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Pixel’s design is not original at all. Left on a table, next to an iPhone 7 or 7 Plus, it is almost indistinguishable, except for the home button on Apple’s device. This is a good thing. In the week I used it, most people couldn’t figure out whether it’s an iPhone or a Pixel. The rear design choice of half metal and half glass gives the differentiation away. Why, one wonders, did Google let the Pixel look just like the iPhone? It had the incredible HTC designers to work with. The possible answer is that Google didn’t want to reinvent the wheel. iPhone is the single most loved hardware device in the world.
Add Google to the list of brands who make an “iPhone-like” device.
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But the design is almost immaterial on the Pixel. Because software is the King on Pixel. This is Google’s Software Opera. Google Assistant that is powered by their Knowledge Graph, all the personalization derived from the hordes of data you willingly give Google access to, and its machine learning AI engine put together a software experience that feels leagues ahead of Apple or any other competitor on this planet.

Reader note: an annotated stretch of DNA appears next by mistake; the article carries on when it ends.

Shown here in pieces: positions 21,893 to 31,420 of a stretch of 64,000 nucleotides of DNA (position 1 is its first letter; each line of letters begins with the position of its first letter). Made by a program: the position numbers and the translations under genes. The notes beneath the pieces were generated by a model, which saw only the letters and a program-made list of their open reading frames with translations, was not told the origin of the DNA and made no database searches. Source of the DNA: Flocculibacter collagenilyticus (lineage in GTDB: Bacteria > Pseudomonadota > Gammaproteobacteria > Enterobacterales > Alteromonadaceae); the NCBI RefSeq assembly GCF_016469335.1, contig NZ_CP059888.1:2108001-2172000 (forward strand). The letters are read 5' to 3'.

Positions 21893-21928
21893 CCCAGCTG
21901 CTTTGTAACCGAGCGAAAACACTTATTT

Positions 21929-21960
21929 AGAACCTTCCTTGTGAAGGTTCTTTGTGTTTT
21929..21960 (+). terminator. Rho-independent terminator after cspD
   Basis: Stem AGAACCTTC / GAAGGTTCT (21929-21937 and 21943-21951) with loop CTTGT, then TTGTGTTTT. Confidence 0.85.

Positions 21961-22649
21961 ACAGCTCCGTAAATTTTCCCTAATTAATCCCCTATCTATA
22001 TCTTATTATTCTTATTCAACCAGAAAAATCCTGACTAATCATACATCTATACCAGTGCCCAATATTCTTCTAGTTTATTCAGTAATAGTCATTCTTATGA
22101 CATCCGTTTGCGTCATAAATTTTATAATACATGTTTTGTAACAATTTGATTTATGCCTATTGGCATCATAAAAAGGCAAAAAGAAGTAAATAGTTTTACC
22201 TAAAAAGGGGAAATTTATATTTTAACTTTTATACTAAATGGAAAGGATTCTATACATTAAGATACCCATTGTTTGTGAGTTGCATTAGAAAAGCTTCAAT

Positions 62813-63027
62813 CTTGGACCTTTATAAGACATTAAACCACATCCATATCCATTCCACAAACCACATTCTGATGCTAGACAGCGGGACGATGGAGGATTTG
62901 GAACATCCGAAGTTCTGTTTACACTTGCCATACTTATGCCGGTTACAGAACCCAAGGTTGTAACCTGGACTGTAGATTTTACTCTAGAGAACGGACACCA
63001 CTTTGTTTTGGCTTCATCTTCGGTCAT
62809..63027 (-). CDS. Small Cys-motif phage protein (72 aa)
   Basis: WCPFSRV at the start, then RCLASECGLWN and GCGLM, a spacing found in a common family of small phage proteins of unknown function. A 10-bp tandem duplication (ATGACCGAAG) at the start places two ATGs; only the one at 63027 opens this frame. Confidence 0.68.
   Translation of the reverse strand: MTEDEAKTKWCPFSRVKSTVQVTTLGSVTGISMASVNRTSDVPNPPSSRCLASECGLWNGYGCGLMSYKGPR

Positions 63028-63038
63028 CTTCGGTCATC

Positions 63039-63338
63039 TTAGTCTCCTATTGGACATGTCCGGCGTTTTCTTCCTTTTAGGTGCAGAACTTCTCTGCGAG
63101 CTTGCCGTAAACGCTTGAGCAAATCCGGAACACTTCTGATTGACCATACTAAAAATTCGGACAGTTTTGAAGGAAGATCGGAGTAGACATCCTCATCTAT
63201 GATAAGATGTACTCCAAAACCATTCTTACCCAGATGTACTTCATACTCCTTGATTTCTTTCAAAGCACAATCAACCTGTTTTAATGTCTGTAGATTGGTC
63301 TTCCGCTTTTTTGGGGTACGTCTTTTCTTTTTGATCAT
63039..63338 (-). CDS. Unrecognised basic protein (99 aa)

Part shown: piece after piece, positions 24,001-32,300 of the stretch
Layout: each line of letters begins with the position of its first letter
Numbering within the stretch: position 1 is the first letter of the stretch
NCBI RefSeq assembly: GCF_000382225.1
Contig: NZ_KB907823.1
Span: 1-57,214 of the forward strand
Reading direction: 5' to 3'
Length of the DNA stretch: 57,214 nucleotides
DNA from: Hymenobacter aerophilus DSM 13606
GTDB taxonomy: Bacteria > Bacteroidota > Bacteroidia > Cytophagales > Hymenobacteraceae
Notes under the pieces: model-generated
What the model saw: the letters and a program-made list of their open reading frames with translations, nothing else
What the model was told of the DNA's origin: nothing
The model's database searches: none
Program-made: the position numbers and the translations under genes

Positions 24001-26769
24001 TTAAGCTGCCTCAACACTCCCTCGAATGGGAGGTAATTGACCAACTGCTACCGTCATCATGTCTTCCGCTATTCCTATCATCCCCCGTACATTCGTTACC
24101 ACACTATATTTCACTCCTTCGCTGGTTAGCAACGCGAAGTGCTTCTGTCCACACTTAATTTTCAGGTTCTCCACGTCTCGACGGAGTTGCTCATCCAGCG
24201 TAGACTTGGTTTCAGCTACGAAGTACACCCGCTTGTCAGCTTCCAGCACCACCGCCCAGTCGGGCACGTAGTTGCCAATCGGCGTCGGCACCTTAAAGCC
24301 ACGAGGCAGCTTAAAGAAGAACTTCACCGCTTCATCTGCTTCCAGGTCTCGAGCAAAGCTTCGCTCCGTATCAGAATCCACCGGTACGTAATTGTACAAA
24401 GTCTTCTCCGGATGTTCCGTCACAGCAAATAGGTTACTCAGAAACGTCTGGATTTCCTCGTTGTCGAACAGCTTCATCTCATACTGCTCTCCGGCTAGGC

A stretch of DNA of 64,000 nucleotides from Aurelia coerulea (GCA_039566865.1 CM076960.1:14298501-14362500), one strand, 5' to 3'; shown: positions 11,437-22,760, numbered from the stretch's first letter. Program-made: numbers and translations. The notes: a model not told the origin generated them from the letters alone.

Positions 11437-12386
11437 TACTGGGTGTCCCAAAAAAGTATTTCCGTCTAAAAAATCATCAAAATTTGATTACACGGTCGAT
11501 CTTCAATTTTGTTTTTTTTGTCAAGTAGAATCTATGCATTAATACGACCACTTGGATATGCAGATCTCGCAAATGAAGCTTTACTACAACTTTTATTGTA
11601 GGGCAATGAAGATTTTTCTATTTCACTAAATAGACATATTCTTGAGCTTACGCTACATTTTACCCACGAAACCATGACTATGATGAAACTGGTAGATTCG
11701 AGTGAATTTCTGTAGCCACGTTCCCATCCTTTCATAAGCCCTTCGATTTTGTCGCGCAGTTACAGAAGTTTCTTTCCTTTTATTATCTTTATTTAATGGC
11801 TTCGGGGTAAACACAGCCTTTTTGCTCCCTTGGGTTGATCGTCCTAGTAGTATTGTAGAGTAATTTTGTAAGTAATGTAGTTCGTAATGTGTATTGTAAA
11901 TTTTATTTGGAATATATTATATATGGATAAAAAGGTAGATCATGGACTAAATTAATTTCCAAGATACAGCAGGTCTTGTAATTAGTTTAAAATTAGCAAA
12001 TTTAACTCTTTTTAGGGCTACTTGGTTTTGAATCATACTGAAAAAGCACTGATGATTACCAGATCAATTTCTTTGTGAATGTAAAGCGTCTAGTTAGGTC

Siri feels like an intern’s college project compared to the Google Assistant.
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The camera benefits hugely from the software secret sauce too. So far, audiences and consumers were made to believe that the camera performance is almost solely the result of the hardware components packed in your smart phone, which might still be true for most part. But with the Pixel, Google has stuck to a rather vanilla 12 Megapixel sensor, f2 aperture, has omitted the magical words – Optical Image Stabilization, does not have tricks like dual lens cameras or a big camera bump of accommodate the lens elements etc. Designers and engineers at Apple should be breaking into a big sweat. Because Google Pixel’s camera is absolutely fantastic. Dare I say it?
Google Pixel’s Camera with the software secret sauce is BETTER than iPhone 7 and iPhone 7 Plus’ camera, which in itself is the world’s benchmark for smart phone cameras.